That’s what Matt Yglesias asks in a post published just moments ago, one that shares much of my own thinking about health reform:
The Affordable Care Act extends much-needed insurance coverage to the uninsured. It will be financially beneficially to most women and lower-income people regardless of their current insurance status. […] And it contains a large number of initiatives that hold at least some promise for making the American health care system a better value proposition. But […] the ACA doesn’t do nearly enough to get us where we need to be and won’t fulfill its promise unless legislators keep working at it.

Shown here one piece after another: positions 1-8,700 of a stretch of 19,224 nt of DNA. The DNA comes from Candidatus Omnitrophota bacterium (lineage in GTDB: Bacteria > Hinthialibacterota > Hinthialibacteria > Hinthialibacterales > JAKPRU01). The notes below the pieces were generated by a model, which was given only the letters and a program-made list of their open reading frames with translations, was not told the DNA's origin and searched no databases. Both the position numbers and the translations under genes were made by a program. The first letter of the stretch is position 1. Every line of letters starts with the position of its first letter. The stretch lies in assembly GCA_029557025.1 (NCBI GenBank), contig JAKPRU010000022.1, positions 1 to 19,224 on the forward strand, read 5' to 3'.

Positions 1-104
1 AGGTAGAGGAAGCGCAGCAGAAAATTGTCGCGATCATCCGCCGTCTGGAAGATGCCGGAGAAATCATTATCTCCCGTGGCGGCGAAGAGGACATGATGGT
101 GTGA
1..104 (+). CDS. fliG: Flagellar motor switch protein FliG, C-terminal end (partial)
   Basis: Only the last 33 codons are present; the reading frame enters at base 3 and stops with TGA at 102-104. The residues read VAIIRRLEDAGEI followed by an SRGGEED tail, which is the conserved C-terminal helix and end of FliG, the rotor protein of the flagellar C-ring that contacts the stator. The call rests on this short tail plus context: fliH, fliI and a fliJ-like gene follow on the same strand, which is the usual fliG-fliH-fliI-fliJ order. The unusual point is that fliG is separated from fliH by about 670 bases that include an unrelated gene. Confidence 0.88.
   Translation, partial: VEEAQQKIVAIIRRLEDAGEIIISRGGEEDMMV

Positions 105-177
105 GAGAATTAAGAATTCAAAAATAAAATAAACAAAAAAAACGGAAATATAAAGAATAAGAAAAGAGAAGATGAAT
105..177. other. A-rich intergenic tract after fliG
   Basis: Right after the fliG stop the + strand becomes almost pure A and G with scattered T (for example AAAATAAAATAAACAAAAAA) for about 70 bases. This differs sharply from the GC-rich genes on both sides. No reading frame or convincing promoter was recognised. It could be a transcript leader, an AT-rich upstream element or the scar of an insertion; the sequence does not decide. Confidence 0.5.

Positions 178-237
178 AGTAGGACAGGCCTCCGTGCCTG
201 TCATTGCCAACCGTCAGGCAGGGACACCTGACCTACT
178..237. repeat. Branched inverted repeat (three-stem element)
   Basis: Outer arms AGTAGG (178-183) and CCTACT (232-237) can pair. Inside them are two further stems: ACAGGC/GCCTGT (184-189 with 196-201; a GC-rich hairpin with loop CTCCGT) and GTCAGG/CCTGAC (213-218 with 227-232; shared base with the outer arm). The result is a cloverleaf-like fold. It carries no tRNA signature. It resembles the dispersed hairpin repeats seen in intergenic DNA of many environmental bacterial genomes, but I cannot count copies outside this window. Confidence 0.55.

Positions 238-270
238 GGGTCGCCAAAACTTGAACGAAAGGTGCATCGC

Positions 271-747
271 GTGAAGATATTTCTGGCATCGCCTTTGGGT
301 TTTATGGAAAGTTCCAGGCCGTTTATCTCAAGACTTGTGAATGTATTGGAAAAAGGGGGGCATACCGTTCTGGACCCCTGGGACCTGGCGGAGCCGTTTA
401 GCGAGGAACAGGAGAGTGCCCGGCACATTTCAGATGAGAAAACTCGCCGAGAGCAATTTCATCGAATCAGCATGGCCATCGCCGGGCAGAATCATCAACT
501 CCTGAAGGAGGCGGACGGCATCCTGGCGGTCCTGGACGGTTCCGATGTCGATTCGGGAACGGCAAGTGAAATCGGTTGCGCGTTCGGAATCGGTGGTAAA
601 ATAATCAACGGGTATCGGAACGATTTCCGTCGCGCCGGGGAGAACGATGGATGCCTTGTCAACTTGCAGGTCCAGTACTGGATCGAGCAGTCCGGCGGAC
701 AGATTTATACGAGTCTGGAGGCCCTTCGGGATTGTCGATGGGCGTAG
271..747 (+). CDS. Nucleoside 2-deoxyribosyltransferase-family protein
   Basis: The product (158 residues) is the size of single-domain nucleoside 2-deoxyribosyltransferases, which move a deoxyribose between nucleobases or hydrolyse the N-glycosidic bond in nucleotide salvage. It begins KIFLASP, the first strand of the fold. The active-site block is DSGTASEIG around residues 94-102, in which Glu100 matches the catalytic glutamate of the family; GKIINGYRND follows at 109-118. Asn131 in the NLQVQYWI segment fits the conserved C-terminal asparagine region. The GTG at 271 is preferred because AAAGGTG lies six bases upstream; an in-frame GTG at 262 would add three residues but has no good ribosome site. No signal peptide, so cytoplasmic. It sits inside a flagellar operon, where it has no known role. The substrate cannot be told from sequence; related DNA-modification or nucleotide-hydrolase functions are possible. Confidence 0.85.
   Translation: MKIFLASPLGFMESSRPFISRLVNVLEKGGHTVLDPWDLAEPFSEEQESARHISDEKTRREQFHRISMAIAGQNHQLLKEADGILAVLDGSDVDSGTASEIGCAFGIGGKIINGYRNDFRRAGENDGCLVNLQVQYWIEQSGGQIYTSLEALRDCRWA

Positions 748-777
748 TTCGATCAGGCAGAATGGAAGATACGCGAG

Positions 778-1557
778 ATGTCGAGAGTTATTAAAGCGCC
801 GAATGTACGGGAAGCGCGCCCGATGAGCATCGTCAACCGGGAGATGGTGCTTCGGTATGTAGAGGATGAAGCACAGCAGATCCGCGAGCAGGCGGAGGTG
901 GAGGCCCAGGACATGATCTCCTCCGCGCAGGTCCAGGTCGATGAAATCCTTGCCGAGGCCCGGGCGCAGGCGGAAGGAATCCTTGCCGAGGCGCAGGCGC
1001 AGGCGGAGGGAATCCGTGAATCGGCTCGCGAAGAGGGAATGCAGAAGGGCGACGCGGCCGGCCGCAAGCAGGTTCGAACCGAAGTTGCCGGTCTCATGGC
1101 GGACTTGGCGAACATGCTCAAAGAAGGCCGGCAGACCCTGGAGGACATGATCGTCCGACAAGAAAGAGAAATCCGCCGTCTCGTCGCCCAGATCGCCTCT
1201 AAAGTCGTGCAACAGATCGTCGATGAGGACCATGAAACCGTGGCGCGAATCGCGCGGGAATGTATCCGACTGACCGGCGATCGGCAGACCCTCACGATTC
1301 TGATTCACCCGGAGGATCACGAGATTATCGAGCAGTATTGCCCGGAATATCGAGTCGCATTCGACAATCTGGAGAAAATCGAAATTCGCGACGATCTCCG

Meanwhile, I think the real issues are obscured by continuing conservative obsession with repealing the Affordable Care Act. In a big-picture sense, what ACA is doing is transitioning American health care for the 64-and-under set into a means-tested voucher program. Meanwhile, the big conservative proposal is to transition American health care for the 65-and-over set into a means-tested voucher program. That doesn’t necessarily strike me as an unbridgeable chasm of principle. What if all Americans, regardless of age, got their health care through a means-tested voucher program that included a public option? [Bold mine.]
I just gave one answer in my Kaiser Health News column today: taxpayers would save $50 billion per year on a Medicare voucher program that includes a public option. Read my column (much more here too).